Everything you ever wanted to know about Trans (but were afraid to ask)

By Brynn Tannehill
Special to Lesbian.com

On November 21, Everything You Ever Wanted to Know About Trans (But Were Afraid To Ask) by Brynn Tannehill — Trans activist, writer, and former Naval Aviator — was released by Jessica Kingsley Publishers. This groundbreaking book was written to shed light on biased research and bad science and to inform both those that identify as Trans and those that do not about issues that face the Trans community. Reviewers are calling this an “essential” read that is both “passionate “and “humorous.” Below is an excerpt from the book, introducing the chapter on how the Trans community is represented by the media and popular culture.

Transgender people in the US, and elsewhere, are being included in popular culture and in the media more than they ever have been in the past. We’re in the news with the attempt at banning us from the military. TV shows such as Orange Is the New Black, Transparent, and Sense8 have featured prominent transgender characters played by transgender actors. In general, these have been portrayals that were well received by critics. Transparent features two transgender actors as recurring characters. Actress Laverne Cox won an Emmy for her work as an executive producer on MTV’s Laverne Cox Presents: The T Word. Tangerine was centered on the lives of transgender women of color, featured transgender actors in the lead roles, and received critical acclaim.

The TransMilitary documentary, directed by Fiona Dawson and Gabriel Silverman, which was first screened at South-by-Southwest in 2018, received the audience choice award for best documentary, and was named one of “The best 8 films we saw at SXSW” by Rotten Tomatoes. Top critic John DeFore at The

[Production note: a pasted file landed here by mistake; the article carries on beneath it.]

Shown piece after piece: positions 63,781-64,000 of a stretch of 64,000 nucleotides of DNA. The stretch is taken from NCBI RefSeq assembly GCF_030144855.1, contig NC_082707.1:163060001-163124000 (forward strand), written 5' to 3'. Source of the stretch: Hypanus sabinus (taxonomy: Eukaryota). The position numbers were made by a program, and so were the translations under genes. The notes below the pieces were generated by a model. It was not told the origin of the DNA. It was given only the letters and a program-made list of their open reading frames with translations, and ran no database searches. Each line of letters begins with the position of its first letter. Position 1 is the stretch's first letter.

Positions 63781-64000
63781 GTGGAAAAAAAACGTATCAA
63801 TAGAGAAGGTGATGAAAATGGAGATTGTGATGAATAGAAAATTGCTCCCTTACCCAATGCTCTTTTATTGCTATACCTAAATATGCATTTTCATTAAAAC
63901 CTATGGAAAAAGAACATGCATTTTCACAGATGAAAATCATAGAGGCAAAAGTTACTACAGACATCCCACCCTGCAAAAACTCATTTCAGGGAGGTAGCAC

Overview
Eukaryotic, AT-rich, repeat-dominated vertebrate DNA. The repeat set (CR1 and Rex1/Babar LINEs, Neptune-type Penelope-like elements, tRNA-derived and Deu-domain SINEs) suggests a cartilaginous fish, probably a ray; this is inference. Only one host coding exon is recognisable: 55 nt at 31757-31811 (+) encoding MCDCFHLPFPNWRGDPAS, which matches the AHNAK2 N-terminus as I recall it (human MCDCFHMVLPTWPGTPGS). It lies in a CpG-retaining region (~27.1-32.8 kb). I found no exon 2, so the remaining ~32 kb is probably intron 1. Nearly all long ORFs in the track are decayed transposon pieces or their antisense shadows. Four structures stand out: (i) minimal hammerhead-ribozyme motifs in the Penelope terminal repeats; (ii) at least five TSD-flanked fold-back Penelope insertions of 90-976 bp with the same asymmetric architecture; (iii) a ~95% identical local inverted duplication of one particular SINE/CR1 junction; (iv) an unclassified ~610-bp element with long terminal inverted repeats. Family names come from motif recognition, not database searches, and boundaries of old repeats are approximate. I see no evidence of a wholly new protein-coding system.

Hollywood Reporter described the documentary as “affecting,” and described how, “TransMilitary introduces several outstanding trans service members whose peers and superiors are totally unfazed by their situation, knowing that being able to count on someone in the field is infinitely more important than what’s in his or her pants.”
These are just a few of the positive and well-received recent media representations of transgender people playing (or being) themselves. However, when it comes to big budget movies, most still fail to cast transgender people in transgender roles, and both film and TV still frequently repeat inaccurate, outdated tropes about transgender lives.

While P.T. Barnum once said, “There’s no such thing as bad publicity,” not everyone would agree. While most people know what “transgender” means, that doesn’t mean they encounter us on a routine basis. Eighty-seven percent of Americans know someone who is lesbian or gay, but only 16 percent know a transgender person.1116 Thus media portrayals of transgender people are likely to have a disproportionate effect on how cisgender people
perceive a transgender person when they meet them.

For example, if when a transgender person goes to a job interview, and the interviewer’s only exposure to transgender people is characters who are prostitutes, serial killers, or flaming human wreckage, this probably doesn’t work in the transgender applicant’s favor.

The characters “Brie” in Transamerica and “Rayon” in Dallas Buyers Club were both played by cisgender actors. While Brie was a lead character played by a cisgender woman, and Rayon was a side-kick character played by a cisgender man, they were similar in that neither was competent in their gender presentation, both were leading disastrous lives, and neither was the sort of person you would hire for more than an entry-level job, if at all. The characters themselves are essentially human wreckage, and played alternately for laughs and for pity. This chapter examines the most pernicious ways that transgender people are harmed by media representation. This includes an examination of “the pathetic tranny,” “the transsexual serial killer,” and “the trap” tropes about transgenderpeople. It also looks at how being played as a freaks and jokes who could never be loved by “real” people takes a devastating emotional toll. Finally, it discusses how to improve representation.

Brynn Tannehill is a leading trans activist and essayist, and has written for The New York Times, The Huffington Post, Bilerico, Slate, Salon, USA Today, The Advocate, LGBTQ Nation, The New Civil Rights Movement, as a blogger and featured columnist.

A leader in Gender Diversity books, Jessica Kingsley Publishers publishes informative guides for professionals, parents, children, teens, and the general reader. For more information on this title and others, visit www. jkp.com or call 215-622-1161. To preorder, visit Amazon.com.

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